A year later, in St. Clare’s Hospital,65 the Board majority tried to clarify the basis of its holding in Cedars-Sinai, and harmonize the various decisions that preceded it. The majority posited four different types of student employment scenarios that would lead to different considerations under the Act, three of which are relevant here. The first was situations in which students are employed by commercial third parties to perform work unrelated to their field of study.66 The Board posited that no special considerations of unit placement or coverage by the Act were presented.67 The second scenario was a situation in which the student works for the institution he or she attends, but in a capacity unrelated to the course of study.68 The Board conceded that this scenario was very close to a regular employment relationship, but nonetheless stated that extension of bargaining rights to the students, either as part of a larger unit or in a unit composed entirely of student employees, was inappropriate under the Act.69 The Board supported this conclusion by noting that “in these situations, employment is merely incidental to the student’s primary interest of acquiring an education, and in most instances is designed to supplement financial resources.”70 The Board further noted that because continuation of the employment is normally dependent on maintenance of the student relationship, the interconnectedness of the two and the inherently transitory nature of the employment render collective bargaining inappropriate.71 The third scenario consisted of students performing work for the institution at which they were enrolled and which had a direct relation to the student’s education program.72 In such cases, the Board held bargaining would never be appropriate.73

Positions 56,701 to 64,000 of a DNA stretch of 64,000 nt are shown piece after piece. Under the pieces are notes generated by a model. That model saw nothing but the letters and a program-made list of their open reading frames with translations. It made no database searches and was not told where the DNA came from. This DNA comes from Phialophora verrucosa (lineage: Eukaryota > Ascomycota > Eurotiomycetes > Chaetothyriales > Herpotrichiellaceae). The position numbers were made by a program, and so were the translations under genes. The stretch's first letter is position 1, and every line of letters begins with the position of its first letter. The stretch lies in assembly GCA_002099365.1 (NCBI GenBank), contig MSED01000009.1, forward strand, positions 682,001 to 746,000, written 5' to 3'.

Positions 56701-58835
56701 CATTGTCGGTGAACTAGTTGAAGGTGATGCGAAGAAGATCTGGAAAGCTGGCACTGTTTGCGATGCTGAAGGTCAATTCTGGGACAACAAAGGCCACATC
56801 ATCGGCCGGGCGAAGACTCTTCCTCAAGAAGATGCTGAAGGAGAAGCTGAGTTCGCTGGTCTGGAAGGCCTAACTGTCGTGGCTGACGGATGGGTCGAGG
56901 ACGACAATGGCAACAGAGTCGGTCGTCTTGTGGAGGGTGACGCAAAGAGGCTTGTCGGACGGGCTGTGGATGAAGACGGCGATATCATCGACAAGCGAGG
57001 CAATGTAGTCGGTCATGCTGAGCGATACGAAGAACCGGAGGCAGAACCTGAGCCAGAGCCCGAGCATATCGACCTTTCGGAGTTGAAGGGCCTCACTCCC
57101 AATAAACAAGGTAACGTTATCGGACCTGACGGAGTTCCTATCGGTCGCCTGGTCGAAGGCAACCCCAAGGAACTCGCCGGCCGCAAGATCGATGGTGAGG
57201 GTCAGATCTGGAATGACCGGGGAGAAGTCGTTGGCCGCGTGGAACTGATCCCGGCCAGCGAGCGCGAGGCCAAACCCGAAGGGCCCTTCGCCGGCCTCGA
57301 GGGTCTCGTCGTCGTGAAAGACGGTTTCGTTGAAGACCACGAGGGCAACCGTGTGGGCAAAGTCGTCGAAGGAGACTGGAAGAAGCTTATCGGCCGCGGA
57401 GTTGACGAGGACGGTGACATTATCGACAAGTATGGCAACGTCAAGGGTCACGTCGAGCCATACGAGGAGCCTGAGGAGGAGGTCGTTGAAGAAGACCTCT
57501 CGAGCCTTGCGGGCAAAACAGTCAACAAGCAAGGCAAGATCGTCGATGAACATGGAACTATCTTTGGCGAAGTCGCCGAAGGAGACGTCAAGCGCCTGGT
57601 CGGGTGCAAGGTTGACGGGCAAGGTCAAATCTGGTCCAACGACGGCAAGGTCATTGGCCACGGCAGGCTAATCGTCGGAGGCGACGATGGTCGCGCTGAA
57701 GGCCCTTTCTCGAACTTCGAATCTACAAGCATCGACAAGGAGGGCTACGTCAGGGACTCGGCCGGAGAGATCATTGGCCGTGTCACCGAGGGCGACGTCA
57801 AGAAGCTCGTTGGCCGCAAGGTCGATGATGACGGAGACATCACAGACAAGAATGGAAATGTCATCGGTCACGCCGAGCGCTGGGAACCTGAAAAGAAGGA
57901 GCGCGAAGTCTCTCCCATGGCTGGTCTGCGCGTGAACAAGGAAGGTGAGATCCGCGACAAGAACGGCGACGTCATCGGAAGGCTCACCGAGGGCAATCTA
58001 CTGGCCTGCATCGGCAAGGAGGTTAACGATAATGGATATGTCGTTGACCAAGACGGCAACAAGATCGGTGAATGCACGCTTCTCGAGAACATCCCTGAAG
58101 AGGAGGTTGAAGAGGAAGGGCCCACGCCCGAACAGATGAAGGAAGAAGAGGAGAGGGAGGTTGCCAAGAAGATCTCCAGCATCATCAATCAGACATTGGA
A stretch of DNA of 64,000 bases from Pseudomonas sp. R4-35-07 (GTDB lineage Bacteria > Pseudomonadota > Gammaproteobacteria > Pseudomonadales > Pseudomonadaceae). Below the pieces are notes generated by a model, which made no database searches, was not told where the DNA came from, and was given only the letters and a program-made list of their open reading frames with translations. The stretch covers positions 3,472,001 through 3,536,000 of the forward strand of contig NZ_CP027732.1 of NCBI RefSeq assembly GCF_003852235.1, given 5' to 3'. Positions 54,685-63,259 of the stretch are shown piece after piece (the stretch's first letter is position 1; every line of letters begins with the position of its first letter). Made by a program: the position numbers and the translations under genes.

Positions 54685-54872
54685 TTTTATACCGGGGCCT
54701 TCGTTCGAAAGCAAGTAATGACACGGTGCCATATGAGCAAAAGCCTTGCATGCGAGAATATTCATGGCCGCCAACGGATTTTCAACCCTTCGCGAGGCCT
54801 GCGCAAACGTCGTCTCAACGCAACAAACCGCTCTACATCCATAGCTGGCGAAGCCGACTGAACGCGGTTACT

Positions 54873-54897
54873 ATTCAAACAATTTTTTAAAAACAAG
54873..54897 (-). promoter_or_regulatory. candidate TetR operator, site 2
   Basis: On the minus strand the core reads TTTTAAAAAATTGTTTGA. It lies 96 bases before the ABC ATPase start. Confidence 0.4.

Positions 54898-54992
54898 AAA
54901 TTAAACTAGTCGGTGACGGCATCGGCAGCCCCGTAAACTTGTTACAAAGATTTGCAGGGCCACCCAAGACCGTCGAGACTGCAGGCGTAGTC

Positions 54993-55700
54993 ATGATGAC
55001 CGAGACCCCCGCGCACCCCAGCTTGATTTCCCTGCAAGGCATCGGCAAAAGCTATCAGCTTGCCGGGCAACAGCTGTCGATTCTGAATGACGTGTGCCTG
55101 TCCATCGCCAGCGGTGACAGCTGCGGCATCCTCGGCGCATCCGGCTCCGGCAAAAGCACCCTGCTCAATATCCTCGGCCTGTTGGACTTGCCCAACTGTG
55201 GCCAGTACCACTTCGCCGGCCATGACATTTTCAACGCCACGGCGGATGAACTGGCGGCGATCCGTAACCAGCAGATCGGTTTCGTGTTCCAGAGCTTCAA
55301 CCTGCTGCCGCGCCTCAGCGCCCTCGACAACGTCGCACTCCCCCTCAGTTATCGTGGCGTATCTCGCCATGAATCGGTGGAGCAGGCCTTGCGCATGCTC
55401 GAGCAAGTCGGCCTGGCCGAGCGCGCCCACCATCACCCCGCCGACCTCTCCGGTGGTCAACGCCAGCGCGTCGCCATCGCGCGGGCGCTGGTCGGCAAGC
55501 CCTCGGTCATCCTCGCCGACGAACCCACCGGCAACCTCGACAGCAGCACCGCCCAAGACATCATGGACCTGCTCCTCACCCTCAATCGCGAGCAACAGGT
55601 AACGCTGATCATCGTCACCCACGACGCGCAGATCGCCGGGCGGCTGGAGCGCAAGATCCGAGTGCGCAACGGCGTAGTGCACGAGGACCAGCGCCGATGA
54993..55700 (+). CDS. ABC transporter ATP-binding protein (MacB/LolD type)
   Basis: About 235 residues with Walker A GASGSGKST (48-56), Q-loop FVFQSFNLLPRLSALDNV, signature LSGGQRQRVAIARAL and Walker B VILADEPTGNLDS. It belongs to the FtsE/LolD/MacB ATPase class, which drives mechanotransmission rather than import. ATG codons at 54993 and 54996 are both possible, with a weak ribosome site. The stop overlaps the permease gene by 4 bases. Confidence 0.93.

The general policy of denying bargaining rights to students doing work at the institution in which they were enrolled remained the Board’s position for the next two decades and the Board was not called upon to seriously revisit the issue until the 1990's. The later decisions reversed course, either overturning the older precedent or finding grounds of distinction. InBoston Medical Center Corporation,74 the Board, again by a 3-2 vote, overruled Cedars-Sinaiand held that interns, residents, and clinical fellows were all employees who could obtain collective bargaining rights through a board sponsored election.75 The facts of Boston Medicaland Cedars-Sinai are indistinguishable. The change in result reflects a change in attitude and membership of the Board. In Boston Medical, the Board emphasized that the housestaff spent eighty percent of their time in direct delivery of care to the Hospital’s patients and received compensation in the form of stipends, vacation pay, sick pay, and fringe benefits such as health and dental insurance. The majority held that these facts alone brought the housestaff within the broad common law definition of an “employee.”76 Since neither “students” nor “housestaff” are expressly excluded from the statutory definition of “employee,” the majority then considered and rejected various reasons for making a policy-based exception. The majority specifically rejected arguments that imposition of collective bargaining would threaten academic freedom if the Hospital were required to bargain about items such as rotation assignments that were set by the accrediting associations.77 The majority rejected these concerns, finding them premature, and suggested that the “intelligence and ingenuity” of the bargaining parties should avoid any issues.78 The majority further suggested that in appropriate future cases, limits on the scope of permissible bargaining in student units could be considered.79 In the course of rejecting any basis for an exception, the majority clearly held that student and employee status were not mutually exclusive categories: “while they may be students learning their chosen medical craft, [housestaff] are also employees within the meaning of Section 2(3) of the Act.”80